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The Importance of Writing a Will

The Importance of Writing a Will

People who take care of their families, build a legacy or have dependents need to think about what will happen after they are gone. This has nothing to do with their health or age, it is merely a step of precaution that will ensure that everything works out regardless of the situation. Most importantly, it is something that you can amend as many times as you feel the need to, should your family situation, relationships or asset list change. So, here are six reasons why writing a will is not just important but should also be mandatory.

1. Taking care of everything after you’re gone

A lot of people don’t fear death itself but the idea of leaving those they love behind. However, some of this fear can be mitigated by knowing that you’ve actually taken care of things after you’re gone. It’s not just about knowing that those you love will be situated. It’s also about preventing an instance where they get into a heated argument (possibly even with permanent damage to their relationships). Finally, it’s about sending one last damage. That you loved them so dearly that you actually took time and invested effort to make a will so that they are taken care of.

2. Assuming full responsibility

Of course, not a lot of people have a will before they are gone. They either overestimate their life span, believe this to be unnecessary or outright dread to even think about this potential (albeit inevitable) outcome. So, what happens if you do not make a will? Well, everything is shared in a standard way proscribed by the law. There are, however, two problems with this idea. First, it might not end up going the way you would want it to. Second, it is a coward’s way out. Instead of assuming full responsibility for what happens with your estate, you’re going to abandon it to a random chance out of fear or negligence.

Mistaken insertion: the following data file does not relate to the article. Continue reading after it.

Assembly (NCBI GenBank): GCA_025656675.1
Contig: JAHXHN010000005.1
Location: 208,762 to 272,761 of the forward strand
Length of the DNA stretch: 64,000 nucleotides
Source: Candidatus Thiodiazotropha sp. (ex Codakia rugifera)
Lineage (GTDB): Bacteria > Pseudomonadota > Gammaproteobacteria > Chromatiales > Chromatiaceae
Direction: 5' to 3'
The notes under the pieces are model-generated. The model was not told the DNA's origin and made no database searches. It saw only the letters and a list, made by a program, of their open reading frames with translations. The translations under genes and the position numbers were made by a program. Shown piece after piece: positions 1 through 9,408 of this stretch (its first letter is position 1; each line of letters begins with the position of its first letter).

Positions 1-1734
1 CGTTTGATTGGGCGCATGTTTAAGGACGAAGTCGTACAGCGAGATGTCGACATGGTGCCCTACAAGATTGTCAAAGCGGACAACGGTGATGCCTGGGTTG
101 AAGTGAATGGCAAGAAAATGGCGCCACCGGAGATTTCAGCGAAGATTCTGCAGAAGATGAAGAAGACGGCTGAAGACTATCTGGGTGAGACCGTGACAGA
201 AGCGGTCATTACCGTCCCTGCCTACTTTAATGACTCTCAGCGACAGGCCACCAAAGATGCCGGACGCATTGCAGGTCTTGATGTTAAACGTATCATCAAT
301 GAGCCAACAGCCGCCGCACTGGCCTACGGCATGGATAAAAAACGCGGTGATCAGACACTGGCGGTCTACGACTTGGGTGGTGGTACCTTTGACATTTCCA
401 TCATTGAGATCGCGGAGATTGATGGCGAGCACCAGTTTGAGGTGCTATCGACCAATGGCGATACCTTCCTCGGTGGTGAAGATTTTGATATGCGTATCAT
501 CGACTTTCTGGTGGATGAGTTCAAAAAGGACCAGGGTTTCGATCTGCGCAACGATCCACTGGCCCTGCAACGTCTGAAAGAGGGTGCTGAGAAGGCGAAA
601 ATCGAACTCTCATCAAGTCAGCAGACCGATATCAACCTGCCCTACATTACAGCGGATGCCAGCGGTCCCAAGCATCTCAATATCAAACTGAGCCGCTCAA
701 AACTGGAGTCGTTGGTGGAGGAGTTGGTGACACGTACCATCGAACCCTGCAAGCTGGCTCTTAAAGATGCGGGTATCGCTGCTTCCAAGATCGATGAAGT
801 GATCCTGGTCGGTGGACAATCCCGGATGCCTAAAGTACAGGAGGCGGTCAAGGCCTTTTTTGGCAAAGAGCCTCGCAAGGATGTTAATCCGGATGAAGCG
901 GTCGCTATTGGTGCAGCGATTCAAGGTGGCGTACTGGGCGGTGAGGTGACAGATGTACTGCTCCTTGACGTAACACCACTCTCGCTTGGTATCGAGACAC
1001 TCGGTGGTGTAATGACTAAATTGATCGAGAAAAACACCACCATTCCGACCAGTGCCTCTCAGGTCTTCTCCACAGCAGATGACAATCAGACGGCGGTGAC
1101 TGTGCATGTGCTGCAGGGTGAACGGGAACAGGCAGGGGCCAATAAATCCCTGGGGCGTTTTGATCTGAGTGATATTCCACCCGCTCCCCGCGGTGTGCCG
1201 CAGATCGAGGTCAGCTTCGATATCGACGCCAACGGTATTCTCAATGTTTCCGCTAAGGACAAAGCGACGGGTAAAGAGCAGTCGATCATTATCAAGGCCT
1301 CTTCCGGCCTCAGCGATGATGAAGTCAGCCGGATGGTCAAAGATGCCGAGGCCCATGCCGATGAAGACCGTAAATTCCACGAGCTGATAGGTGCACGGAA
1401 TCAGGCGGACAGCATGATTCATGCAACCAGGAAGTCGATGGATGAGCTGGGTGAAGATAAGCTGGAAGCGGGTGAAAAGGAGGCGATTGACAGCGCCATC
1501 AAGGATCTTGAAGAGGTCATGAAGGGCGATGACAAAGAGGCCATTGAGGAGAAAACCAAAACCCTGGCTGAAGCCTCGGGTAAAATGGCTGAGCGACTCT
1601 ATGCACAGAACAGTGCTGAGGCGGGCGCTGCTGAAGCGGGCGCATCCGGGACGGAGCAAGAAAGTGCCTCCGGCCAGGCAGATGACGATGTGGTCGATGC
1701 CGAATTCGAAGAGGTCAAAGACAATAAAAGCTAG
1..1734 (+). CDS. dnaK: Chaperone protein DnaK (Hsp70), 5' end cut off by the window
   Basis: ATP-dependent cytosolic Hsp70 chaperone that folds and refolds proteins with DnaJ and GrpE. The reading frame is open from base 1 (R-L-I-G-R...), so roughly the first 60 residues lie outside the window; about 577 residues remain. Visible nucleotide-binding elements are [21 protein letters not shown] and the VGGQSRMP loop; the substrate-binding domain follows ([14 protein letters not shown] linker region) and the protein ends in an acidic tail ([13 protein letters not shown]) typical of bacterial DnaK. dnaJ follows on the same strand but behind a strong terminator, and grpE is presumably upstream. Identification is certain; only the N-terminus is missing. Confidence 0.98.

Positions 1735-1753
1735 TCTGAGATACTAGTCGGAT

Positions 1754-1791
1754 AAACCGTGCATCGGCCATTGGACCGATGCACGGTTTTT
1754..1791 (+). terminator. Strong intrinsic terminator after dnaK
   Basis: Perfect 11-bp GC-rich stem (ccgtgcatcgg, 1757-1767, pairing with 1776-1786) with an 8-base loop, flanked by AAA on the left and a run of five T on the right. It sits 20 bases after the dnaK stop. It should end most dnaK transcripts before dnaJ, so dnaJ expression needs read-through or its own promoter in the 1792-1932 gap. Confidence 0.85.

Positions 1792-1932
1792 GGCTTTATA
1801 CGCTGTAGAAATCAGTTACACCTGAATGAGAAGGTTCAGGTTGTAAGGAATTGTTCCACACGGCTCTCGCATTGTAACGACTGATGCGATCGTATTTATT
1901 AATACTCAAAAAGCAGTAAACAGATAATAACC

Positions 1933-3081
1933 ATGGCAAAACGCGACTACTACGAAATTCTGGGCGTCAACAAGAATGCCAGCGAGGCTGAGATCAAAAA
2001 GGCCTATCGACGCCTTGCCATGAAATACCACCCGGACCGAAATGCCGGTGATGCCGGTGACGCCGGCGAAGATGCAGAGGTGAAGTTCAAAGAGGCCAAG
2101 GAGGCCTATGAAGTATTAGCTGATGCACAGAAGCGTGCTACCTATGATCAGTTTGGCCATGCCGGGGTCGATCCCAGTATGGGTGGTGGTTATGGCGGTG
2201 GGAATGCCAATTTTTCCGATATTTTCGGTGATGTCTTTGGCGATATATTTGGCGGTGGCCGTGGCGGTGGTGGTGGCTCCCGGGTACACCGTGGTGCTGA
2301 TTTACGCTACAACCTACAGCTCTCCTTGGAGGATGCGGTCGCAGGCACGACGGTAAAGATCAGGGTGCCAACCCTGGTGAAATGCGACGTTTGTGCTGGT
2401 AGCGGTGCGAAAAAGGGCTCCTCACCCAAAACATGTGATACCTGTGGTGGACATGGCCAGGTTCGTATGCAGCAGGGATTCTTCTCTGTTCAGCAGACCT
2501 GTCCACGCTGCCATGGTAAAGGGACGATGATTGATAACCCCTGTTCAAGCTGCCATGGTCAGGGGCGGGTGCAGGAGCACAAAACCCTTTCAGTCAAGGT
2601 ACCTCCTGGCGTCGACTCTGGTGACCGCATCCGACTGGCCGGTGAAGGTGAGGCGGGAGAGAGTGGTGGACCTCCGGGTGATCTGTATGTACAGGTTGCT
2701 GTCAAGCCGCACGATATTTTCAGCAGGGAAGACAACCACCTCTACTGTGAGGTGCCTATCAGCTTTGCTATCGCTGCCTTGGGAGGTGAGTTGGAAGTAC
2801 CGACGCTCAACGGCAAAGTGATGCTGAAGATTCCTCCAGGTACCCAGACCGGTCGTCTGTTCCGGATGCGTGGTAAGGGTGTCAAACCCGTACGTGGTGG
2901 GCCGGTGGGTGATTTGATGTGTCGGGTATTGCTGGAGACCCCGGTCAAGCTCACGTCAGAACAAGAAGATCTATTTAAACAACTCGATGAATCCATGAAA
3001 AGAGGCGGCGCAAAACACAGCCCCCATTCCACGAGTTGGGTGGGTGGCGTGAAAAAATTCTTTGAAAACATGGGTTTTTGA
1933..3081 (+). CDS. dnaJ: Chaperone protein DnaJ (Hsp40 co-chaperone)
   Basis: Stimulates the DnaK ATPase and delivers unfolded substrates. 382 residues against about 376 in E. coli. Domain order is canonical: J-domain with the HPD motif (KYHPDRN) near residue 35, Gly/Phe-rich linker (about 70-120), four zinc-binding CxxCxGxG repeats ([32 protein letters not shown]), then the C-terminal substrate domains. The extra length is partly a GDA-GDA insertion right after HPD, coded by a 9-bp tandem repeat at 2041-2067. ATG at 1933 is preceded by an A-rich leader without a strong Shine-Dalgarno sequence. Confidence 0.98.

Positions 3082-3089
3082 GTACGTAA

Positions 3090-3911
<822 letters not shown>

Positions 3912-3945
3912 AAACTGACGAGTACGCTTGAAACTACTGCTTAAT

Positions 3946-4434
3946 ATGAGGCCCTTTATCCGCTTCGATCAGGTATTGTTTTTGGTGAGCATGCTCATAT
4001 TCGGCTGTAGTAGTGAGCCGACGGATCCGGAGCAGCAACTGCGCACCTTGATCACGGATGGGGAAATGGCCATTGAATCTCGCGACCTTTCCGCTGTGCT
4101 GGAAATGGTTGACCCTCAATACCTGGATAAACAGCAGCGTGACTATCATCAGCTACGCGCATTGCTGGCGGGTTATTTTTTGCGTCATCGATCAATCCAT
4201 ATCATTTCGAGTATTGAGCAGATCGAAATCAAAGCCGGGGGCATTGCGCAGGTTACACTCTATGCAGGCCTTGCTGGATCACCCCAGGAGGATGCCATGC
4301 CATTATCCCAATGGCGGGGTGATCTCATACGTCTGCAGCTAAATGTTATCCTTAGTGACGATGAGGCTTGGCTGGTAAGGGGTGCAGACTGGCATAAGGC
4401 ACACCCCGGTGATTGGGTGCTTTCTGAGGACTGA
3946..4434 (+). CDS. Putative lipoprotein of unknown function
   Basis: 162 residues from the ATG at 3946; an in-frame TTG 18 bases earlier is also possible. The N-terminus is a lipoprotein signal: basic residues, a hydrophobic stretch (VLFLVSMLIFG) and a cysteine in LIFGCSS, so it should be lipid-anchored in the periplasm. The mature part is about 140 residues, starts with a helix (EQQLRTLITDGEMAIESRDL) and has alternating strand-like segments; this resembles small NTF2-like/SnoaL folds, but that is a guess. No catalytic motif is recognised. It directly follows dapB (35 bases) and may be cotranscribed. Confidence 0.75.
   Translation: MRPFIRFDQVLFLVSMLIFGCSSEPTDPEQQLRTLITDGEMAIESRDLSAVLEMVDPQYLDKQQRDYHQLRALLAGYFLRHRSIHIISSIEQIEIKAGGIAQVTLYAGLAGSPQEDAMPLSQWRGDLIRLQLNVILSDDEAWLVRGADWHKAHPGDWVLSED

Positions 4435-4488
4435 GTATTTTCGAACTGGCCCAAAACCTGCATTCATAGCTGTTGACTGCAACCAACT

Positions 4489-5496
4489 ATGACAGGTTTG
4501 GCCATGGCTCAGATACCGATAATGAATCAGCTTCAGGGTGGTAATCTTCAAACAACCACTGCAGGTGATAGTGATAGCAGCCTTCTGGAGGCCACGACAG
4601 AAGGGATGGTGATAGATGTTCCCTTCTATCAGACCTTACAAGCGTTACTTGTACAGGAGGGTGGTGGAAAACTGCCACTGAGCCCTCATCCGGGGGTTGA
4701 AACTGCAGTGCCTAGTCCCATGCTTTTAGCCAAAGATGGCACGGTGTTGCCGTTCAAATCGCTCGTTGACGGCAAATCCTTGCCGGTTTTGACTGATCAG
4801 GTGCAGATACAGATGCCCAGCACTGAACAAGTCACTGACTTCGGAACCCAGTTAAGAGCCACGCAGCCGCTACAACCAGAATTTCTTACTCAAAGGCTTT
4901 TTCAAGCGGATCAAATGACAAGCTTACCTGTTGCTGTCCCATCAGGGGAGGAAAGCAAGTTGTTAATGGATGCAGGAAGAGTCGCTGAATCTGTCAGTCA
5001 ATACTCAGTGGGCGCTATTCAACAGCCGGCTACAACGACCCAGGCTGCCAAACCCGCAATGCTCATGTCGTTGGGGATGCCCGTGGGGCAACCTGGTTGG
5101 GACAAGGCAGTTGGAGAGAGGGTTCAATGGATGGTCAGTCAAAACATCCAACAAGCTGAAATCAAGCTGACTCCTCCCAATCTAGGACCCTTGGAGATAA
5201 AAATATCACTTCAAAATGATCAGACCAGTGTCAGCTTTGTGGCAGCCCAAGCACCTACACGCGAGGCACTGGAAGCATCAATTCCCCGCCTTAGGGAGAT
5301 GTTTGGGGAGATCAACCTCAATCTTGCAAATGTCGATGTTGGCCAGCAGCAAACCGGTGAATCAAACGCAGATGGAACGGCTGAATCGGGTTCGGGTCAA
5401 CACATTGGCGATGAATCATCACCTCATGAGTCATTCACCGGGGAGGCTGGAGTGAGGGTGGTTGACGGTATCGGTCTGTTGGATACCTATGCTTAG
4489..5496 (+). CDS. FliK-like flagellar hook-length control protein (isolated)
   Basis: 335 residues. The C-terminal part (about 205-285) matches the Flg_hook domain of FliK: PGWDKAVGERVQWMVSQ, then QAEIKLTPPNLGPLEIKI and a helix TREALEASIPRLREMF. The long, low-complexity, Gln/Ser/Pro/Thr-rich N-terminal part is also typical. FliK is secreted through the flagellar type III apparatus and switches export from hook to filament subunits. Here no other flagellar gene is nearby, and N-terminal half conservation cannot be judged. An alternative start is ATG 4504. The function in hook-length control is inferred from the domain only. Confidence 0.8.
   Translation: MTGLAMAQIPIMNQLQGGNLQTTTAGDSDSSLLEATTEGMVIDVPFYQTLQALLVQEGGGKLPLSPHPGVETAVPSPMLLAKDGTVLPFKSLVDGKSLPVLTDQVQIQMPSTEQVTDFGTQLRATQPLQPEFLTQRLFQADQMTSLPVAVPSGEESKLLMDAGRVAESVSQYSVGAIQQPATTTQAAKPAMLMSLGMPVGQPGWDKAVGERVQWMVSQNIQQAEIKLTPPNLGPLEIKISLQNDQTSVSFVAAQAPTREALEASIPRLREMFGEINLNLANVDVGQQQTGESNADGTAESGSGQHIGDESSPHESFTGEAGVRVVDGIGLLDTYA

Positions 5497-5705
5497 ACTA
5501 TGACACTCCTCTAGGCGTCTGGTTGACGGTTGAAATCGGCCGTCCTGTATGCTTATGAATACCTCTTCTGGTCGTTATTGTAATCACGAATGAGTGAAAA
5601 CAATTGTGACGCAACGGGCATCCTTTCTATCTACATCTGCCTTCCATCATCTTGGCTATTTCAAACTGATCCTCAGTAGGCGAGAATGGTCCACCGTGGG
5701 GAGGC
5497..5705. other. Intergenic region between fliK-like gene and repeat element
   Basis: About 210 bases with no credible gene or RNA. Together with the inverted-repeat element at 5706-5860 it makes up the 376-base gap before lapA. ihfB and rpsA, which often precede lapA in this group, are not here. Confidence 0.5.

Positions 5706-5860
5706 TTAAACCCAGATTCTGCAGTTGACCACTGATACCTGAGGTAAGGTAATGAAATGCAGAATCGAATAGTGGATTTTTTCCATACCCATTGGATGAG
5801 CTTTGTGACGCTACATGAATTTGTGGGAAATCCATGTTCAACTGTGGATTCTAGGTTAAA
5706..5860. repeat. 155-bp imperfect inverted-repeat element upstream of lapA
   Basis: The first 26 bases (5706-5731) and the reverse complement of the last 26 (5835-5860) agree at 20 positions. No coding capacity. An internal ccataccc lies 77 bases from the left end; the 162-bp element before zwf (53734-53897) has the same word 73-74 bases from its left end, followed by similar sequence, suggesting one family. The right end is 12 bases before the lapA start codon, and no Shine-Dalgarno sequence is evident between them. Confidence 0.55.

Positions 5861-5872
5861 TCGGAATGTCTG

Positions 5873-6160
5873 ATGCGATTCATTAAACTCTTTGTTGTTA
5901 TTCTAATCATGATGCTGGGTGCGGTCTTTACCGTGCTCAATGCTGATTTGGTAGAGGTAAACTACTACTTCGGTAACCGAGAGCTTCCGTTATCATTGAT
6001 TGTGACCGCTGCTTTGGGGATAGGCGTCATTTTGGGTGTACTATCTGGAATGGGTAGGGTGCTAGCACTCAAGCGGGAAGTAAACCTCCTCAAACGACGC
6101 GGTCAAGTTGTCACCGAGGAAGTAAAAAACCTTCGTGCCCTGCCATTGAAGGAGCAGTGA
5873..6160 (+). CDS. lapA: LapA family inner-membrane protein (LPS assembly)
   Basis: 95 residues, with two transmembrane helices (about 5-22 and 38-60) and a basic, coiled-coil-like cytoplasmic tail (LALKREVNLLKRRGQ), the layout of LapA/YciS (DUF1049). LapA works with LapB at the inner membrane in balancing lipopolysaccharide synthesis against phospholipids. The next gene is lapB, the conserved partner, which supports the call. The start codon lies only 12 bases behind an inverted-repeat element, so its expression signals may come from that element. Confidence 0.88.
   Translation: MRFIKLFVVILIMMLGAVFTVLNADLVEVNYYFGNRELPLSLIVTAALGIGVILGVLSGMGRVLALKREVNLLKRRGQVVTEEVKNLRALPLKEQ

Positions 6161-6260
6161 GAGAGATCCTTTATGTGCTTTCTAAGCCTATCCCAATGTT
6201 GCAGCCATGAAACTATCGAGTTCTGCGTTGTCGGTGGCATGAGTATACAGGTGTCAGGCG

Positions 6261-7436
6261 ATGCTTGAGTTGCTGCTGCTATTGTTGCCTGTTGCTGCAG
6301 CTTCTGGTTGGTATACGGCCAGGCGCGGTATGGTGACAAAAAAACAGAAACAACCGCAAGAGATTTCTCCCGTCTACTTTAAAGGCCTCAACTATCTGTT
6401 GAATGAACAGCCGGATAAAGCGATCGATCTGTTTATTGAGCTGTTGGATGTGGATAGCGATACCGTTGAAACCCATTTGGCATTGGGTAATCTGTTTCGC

3. Lower inheritance tax

Apart from all the ethical and moral reasons behind composing a will, there are quite a few strictly financial motivations. For instance, this way the inheritance tax can be significantly lowered. This means lowering expenses that your successors will have to deal with. In a way, this also means leaving more behind, which is also quite a big deal. Most importantly, you will simplify the entire bureaucratic procedure. This means saving time and money for everyone, which could potentially be interpreted as your final good deed.

4. Taking care of people outside of your immediate family

There is a chance that, during your lifetime, you’ve grown to care deeply for people you have no blood relation with. For instance, you may have a deep affection for the children of your best friends, cousins, or distant relations. The problem is that there is no way for the law to handle this properly. So, if you plan to take care of people outside of your immediate family after you’re gone, make sure to compose a will. Also, it might be best to consult a specialized wills lawyer in order to ensure that the will cannot be later disputed by those who are more closely related to you.

5. Taking care of the basic logistics

There are two questions that will is supposed to resolve. Due to this, there are two major issues that you will have to resolve. First, you need to determine who is going to inherit your assets. Second, you need to figure out who is going to ensure that your will is honoured. This person is called the executor. Keep in mind that your will may include some of your non-material wishes. For instance, you could instruct them on the proper burial ceremony and so on. In other words, it’s not a decision that should be made lightly.

6. Planning for the unexpected

The truth is that you won’t live forever. You may have decades ahead of you but, then again, an unfortunate turn of events is always a possibility. So, you need to plan for the unexpected. One thing you need to understand in order to avoid this pitfall is that you’re not “playing with fortune” or even “invoking bad omens” by making a will too early. It’s never too early for a will and a will once made can always be amended when the situation changes.

In conclusion

The very last thing you need to take into consideration is the fact that writing a will, although primarily your own responsibility, is not something that will affect just you. It’s about making sure that people you love are, at least partially, protected from the consequences of your death. Even if for no other reason, you should make a will in order to gain some peace of mind.

About the Author

Stella Ryne

Stella Ryne is an art historian, social media manager, conscious consumer and a proud mother. When she is not trying to improve the things around her (and herself, for that matter), she likes to lose herself in a good book. Stay in touch with Stella via Twitter and  Facebook.

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